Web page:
4. Justin Nicolino, LHP
Drafted: 2010, 2nd round out of University HS (FL)
Age: 22 Height: 6'3" Weight: 190 lbs.
If you have paid attention to the series of articles this past month ranking the minor league talent, you may have noticed a prominent trend within the system. The Marlins possess a bevy of polished, but relatively low-ceiling starting pitchers. Justin Nicolino ranks as the final, and best, member of this category.
Nicolino's defining attribute is his advanced feel for pitching. The 22-year-old makes the most of an unremarkable fastball, delivering the pitch consistently in the strike zone. The result is a stellar career 4.9 percent walk rate (major league average is 7.9 percent). He mixes in an excellent changeup and solid curveball to get swing-throughs, but he's unlikely to develop into a huge strikeout pitcher.
Originally drafted by the Blue Jays, he spent two years in their system before he was packaged into the blockbuster trade that also sent Jake Marisnick to Miami. Thus far, his tenure with the Marlins has presented him with the greatest challenges of his professional career. He produced a 2.46 ERA in 124 and one-third innings pitched for low Class A Lansing in 2012, but this last season saw his ERA rise to 3.11, and his walk and strikeout rates decline.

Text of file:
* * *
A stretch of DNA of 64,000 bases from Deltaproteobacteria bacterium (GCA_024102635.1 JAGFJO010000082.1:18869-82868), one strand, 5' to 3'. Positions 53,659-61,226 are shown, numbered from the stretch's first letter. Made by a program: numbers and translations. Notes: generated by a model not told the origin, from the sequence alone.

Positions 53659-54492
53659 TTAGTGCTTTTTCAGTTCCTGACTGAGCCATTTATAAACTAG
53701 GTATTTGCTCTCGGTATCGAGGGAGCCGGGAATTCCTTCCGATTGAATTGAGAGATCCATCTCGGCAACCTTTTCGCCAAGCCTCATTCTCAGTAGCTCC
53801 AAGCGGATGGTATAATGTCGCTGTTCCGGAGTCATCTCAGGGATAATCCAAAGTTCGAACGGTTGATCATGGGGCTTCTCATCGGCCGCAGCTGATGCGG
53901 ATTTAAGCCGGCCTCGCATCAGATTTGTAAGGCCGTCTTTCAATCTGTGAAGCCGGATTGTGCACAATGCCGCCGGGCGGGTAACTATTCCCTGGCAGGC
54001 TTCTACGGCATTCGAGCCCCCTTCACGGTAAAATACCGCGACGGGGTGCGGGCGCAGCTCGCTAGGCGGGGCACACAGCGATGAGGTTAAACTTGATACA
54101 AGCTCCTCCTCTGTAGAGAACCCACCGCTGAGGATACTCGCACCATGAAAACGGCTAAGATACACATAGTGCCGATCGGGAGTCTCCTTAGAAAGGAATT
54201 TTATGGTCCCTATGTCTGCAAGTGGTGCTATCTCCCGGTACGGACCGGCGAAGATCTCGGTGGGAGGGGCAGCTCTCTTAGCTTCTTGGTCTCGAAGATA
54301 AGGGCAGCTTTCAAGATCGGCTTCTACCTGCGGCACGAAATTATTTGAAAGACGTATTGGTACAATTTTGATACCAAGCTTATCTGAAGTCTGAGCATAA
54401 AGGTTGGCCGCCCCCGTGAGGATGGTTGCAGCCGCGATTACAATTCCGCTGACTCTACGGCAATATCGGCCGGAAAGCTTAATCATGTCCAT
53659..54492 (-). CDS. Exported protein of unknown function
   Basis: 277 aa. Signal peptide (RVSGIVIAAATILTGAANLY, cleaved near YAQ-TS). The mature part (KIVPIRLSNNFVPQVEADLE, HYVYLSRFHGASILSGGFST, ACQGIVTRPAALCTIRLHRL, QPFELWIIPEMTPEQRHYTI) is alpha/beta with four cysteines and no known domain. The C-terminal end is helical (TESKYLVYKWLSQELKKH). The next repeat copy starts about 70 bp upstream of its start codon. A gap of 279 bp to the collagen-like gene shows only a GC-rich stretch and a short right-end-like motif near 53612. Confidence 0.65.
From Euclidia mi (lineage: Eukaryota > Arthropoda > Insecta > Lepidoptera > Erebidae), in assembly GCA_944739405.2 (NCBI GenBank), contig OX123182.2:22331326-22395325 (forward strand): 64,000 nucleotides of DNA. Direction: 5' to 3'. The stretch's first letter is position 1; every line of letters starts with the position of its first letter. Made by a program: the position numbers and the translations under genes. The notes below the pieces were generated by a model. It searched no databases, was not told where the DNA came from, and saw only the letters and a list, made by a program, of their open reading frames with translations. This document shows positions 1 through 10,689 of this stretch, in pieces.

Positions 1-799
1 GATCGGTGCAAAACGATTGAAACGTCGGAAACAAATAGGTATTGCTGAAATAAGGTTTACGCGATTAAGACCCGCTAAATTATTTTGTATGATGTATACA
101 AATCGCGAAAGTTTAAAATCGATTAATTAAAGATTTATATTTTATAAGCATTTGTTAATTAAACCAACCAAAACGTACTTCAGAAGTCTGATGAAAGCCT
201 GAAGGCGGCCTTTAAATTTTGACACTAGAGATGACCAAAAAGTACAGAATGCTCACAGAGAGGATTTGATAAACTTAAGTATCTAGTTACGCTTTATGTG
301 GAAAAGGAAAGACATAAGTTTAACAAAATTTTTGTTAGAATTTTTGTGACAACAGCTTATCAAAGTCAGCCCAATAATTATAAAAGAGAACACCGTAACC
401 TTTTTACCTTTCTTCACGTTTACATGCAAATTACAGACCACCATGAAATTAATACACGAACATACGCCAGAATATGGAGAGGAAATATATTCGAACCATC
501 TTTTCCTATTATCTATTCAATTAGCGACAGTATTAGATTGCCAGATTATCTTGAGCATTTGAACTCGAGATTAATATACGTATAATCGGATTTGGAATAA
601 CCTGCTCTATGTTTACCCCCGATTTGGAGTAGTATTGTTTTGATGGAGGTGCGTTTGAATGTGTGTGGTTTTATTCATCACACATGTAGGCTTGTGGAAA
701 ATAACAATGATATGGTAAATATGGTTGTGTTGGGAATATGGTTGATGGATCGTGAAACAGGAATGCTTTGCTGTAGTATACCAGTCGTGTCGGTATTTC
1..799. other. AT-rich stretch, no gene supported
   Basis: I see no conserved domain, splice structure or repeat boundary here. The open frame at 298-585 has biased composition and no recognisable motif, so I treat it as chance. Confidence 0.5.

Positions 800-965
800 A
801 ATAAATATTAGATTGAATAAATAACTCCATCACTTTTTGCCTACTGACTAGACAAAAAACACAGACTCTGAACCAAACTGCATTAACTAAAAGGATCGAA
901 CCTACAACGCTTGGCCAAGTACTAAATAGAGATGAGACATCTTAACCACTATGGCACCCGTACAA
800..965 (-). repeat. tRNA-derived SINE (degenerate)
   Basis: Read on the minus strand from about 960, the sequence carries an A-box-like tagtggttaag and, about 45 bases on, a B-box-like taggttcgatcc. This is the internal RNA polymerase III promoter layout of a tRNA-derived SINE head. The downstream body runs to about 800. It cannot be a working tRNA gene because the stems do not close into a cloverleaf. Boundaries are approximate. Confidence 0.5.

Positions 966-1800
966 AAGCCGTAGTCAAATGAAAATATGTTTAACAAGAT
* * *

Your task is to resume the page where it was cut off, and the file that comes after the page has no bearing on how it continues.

The slump was particularly acute following his promotion to Double-A, where he put up a 4.96 ERA in 45 and one-third innings. One explanation for this downturn may be the fact that he pitched 142 innings last season. The Marlins should be careful to not overtax the young lefty.
Despite his struggles at the end of last season, Nicolino looks to be very nearly a finished product. The surplus of pitching in the system will grant him another crack at Double-A, but under different circumstances, he could likely start in the majors today without too much trouble. His ability to mix velocities and locate to both sides of the plate might make him a better candidate to start now than Brian Flynn. Unlike Flynn, however, he represents an important piece in the Marlins' long-term future, and will benefit from additional seasoning in the minors.
Marlins fans expecting Nicolino to blossom into a first- or second-tier starter that overpowers hitters will be disappointed. He is not of that breed - rather he is solid middle-of-the-rotation piece that relies on precision and deception to obtain outs.